She is, tonight, in spite of.
That’s what she said, going out,
locking the door, closing her winter coat
against the cold. She is
in spite of it all.
To hell, she says, with the weather,
swaggering to a café on Broadway.
She needs a drink & a novel
project. But how belabored
it all is. All these people
with all their first-world problems
talking over espresso red-eyes, commending
their dead-pan deliveries of jokes
about Nietzsche & flattering
each other’s dry Wittgenstein:
One of the most misleading
in our language is the use of
the word ‘I.’ (I sees that—
& yet—) “Exhausting,” she says.
“Quelle night.” What are you
searching for? As Miss S strays
back home, the salt trucks
salt the dirt-sick snow:
In spite of, in spite of, in spite of.
© by Sarah Schweig. Printed by permission of the author.
Sarah V. Schweig’s poems have appeared or are forthcoming in Bomb Magazine, Boston Review, Painted Bride Quarterly, Western Humanities Review, and Verse Daily. She is a graduate of the University of Virginia and Columbia University, where her manuscript was recipient of the David Craig Austin Memorial Award. Her chapbook, S, is forthcoming through Dancing Girl Press. She lives in Brooklyn, New York.
Self-Portrait as Mosquito
Midway through the latched room
I flew to sniff you in,
lick your blood;
rapturous hover-stud, fiber-tearing,
tooth-sinking, to drain the interstitial
vein. All I’d hoped for: a lit stove,
a taste I’d imagined: warm, a bit
of sweat mixed in, body welted
from sun, water wanting. This
is the hour you’d pulled
my sharp kiss thin and this
is the door you’d locked
with wetted key, leaving
the fan’s blades to turn. Wind
on a mattress ripped at the bed’s leg:
love in a cotton-field noon and forsythia’s
I descended in.
© by David Francis. Printed by permission of the author.
A Ph.D. candidate in romance languages and literatures at Harvard University, David Francis was a Fulbright Fellow in Colombia and is currently translating a collection of poems by the Cuban writer Severo Sarduy. His recent translations have appeared in Inventory and The FSG Book of Twentieth-Century Latin American Poetry.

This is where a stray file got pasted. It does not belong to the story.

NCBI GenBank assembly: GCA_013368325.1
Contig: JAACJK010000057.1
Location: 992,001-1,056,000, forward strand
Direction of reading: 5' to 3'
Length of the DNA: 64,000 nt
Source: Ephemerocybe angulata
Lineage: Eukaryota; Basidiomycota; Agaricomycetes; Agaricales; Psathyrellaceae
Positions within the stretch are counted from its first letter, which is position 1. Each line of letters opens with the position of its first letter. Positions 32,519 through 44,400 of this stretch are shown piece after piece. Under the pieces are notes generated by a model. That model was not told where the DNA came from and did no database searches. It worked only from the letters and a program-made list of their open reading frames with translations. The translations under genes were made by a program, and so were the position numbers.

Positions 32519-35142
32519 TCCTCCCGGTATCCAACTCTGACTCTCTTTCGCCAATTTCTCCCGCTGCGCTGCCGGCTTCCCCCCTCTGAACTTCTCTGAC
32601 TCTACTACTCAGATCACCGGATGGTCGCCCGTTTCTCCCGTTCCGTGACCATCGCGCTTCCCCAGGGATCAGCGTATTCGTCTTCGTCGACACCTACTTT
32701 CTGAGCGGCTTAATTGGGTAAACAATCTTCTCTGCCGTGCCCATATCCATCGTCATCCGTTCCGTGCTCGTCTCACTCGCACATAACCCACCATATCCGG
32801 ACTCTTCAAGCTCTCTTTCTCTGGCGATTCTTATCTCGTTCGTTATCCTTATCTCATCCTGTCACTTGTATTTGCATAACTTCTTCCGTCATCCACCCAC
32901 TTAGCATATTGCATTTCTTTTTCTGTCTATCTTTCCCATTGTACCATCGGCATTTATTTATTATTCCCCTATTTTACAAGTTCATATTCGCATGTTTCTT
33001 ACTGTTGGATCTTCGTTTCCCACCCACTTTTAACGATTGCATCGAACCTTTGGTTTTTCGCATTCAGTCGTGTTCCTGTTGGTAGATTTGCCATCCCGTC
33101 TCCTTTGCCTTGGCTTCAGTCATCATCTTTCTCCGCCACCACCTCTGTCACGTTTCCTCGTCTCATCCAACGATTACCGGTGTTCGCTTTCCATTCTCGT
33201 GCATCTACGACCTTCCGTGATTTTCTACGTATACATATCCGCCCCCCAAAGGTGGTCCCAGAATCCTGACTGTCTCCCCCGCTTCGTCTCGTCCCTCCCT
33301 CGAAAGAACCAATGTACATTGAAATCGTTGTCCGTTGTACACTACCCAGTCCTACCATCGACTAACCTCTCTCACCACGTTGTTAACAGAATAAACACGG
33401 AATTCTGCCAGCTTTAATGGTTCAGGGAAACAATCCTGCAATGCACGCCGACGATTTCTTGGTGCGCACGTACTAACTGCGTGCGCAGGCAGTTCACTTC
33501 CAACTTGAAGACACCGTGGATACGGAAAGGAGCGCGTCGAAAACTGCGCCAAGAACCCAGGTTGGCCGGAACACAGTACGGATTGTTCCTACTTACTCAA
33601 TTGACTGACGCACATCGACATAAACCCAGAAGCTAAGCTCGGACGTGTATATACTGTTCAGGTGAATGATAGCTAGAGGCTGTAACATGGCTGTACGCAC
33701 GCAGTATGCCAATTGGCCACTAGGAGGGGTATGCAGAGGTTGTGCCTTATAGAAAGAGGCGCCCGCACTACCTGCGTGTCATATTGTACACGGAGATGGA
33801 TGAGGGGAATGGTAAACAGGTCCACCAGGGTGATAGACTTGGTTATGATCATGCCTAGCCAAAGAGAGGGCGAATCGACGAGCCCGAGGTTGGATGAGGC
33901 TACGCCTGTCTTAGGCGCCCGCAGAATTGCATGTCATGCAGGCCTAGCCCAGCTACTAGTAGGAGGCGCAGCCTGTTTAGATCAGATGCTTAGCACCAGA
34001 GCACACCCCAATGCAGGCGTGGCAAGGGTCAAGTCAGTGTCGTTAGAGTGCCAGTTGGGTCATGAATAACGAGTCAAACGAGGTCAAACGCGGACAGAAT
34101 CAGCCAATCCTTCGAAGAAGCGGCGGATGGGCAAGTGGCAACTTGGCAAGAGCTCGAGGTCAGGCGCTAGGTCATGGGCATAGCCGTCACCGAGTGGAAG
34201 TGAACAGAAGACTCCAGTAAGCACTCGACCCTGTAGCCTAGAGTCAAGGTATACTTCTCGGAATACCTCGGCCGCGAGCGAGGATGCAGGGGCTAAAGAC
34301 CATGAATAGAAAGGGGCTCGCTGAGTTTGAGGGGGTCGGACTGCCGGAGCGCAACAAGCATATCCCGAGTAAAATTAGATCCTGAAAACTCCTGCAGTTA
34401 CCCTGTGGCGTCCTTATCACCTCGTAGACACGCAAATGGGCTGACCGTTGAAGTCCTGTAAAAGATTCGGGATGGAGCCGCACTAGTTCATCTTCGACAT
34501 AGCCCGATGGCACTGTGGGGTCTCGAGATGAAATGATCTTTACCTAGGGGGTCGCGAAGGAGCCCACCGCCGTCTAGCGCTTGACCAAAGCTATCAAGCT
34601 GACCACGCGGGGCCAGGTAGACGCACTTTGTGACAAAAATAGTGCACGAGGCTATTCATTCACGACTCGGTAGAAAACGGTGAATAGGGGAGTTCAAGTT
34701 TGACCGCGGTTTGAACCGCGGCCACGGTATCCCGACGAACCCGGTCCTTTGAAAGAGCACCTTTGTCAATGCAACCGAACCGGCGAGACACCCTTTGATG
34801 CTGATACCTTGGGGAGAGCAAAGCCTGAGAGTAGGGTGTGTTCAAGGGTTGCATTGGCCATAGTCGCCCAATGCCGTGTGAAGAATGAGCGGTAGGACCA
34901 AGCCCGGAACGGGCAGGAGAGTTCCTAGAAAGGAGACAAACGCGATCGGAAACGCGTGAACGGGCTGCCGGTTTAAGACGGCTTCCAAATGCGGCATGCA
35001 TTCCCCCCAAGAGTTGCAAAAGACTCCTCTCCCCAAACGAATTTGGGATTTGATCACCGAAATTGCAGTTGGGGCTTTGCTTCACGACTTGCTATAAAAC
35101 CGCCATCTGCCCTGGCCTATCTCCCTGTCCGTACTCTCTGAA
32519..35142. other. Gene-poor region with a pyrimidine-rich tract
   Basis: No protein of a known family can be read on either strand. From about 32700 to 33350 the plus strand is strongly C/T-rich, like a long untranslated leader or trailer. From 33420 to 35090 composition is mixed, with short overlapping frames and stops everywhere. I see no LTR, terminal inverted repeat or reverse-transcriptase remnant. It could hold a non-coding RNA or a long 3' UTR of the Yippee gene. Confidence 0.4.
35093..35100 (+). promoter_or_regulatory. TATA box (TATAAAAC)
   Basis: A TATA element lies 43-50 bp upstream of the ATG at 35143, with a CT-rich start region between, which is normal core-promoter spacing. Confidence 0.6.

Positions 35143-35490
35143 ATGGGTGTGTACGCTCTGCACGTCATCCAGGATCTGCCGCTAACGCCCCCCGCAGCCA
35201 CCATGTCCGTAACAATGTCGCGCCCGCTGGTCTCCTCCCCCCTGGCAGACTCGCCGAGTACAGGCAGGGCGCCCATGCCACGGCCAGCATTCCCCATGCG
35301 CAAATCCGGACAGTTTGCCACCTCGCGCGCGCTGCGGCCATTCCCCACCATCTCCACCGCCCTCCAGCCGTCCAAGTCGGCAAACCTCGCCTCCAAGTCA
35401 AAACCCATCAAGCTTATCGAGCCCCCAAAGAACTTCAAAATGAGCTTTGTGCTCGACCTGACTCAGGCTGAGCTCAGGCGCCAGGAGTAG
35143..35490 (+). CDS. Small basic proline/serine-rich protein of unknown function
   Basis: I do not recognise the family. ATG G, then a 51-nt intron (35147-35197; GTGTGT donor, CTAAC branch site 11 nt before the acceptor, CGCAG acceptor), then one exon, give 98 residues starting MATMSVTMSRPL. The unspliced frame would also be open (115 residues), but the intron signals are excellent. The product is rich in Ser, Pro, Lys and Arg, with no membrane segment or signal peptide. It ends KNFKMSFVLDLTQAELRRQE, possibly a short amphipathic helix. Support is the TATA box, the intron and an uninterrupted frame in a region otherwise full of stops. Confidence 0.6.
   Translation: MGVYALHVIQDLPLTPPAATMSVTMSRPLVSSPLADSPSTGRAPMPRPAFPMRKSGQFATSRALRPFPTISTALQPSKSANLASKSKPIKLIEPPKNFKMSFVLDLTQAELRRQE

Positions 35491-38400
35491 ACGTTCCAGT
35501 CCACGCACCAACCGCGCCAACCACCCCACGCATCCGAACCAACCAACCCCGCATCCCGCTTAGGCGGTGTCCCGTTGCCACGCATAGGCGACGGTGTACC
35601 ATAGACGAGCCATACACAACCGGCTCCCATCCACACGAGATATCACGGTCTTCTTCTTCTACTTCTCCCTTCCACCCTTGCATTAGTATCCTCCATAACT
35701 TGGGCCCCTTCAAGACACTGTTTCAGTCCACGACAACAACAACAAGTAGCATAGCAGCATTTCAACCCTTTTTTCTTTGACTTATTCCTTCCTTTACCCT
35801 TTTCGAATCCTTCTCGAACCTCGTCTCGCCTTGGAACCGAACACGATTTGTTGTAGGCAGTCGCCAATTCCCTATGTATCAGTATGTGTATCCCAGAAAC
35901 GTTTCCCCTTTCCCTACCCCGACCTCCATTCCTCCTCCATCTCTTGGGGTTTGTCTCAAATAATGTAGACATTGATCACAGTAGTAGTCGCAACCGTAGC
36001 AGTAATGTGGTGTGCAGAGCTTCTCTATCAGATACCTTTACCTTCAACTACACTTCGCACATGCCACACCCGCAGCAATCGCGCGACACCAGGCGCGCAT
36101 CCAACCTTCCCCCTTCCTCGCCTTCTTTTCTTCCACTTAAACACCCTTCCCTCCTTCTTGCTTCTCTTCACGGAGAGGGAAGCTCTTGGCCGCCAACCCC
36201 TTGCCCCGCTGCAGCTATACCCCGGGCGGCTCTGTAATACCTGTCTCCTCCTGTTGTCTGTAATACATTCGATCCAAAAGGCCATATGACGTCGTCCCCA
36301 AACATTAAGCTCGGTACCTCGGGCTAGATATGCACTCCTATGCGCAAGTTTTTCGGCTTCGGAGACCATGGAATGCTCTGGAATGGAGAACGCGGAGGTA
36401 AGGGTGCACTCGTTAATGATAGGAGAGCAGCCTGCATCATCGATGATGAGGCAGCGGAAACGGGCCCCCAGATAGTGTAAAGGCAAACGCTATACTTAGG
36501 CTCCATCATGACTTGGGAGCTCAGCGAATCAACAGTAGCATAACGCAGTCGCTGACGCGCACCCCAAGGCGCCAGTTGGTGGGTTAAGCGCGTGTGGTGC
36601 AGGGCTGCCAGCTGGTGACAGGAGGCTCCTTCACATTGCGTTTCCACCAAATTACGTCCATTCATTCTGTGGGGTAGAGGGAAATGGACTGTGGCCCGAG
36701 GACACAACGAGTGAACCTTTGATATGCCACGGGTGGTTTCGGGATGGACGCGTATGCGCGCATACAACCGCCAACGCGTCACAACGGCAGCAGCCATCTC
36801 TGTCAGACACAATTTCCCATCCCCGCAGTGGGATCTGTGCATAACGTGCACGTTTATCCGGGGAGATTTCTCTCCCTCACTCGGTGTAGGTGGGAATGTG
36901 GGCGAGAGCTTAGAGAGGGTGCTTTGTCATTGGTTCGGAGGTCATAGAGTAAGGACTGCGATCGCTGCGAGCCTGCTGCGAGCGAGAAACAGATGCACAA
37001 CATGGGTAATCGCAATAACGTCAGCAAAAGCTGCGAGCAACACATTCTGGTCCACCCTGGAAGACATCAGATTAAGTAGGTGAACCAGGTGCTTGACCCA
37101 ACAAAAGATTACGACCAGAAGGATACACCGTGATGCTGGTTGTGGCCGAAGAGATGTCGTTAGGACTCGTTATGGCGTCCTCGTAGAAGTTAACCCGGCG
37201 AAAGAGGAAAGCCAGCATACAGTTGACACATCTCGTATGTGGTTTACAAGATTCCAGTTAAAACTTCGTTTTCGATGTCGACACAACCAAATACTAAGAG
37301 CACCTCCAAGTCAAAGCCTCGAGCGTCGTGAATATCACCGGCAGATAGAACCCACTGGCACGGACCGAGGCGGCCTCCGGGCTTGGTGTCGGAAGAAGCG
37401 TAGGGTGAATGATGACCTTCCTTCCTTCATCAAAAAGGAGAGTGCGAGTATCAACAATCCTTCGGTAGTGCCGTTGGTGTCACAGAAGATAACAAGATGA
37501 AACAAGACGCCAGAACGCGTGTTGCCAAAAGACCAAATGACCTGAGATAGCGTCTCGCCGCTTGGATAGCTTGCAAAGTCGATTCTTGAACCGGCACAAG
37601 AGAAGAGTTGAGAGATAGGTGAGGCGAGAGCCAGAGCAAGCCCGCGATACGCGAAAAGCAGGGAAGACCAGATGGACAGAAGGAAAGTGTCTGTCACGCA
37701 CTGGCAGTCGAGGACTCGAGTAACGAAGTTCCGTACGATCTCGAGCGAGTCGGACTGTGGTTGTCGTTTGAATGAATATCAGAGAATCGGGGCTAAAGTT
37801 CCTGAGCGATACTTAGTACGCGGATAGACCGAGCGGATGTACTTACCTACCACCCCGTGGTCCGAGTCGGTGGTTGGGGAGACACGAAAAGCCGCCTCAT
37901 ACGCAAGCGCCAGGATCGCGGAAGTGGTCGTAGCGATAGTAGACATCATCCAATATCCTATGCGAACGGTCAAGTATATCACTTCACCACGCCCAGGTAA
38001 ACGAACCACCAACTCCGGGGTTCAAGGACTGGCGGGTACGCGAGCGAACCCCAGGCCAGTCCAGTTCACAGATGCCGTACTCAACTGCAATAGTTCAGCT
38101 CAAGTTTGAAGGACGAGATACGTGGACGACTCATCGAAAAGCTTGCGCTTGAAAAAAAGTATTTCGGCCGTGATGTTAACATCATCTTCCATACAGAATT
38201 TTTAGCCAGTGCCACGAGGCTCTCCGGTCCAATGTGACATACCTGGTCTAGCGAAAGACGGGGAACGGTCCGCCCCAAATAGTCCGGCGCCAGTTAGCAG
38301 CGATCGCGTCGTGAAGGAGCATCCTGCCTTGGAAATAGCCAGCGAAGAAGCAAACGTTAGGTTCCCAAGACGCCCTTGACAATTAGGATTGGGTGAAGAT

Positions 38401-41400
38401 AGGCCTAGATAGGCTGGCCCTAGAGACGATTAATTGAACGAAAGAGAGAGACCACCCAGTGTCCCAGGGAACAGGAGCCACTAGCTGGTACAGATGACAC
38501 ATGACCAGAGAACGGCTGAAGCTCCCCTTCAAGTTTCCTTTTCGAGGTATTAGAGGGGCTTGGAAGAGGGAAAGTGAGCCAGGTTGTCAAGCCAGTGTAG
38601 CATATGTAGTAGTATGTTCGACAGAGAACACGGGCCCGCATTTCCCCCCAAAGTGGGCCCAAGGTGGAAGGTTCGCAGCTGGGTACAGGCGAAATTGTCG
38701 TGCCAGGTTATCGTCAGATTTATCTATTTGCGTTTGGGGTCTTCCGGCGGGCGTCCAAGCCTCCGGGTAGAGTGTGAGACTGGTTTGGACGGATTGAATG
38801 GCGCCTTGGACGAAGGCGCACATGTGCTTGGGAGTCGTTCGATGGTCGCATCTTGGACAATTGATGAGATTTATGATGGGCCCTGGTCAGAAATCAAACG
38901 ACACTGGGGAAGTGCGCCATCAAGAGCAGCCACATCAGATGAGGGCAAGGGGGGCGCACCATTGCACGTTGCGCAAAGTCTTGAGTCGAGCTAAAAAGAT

The Flâneur Returns
from the crowds of the streets to the books of his shelves
to speak with himself and their loose, silent sheets
of the flow of the crowds their involute loops
iterating across irregular grids of
illuminated streets, their intricate, minuscule
movements inflected through signals
stoplights and lampposts that draw him onward
like lit notes arranged down axes abstracted
in a dim andante past clusters of figures
he wanders through to a distant position
the codaless quiet close of the loop
of his shelves and himself a twilit ellipsis
© by Michael Rutherglen. Printed by permission of the author. (Editor’s Note: The lines on the right should have an even, flush-left margin, something our blog software doesn’t quite manage. Using a jpeg or similar insert with the more-precisely even margin would make the poem look small and “fuzzy.” So A&A opted for this approach.)
Michael Rutherglen is the recipient of a 2012/2013 Amy Clampitt Residency and a founding editor of the Winter Anthology ( http://winteranthology.com/index.php ), an online collection of 21st century international literature, the first volume of which includes recent work by Charles Wright, Lucie Brock-Broido, Yves Bonnefoy, and Jean Valentine.
Lisa Russ Spaar, poetry editor for Arts & Academe, is a professor of English at the University of Virginia.
(A&A illustration derived from a photo by Flickr user Jen and a Camera)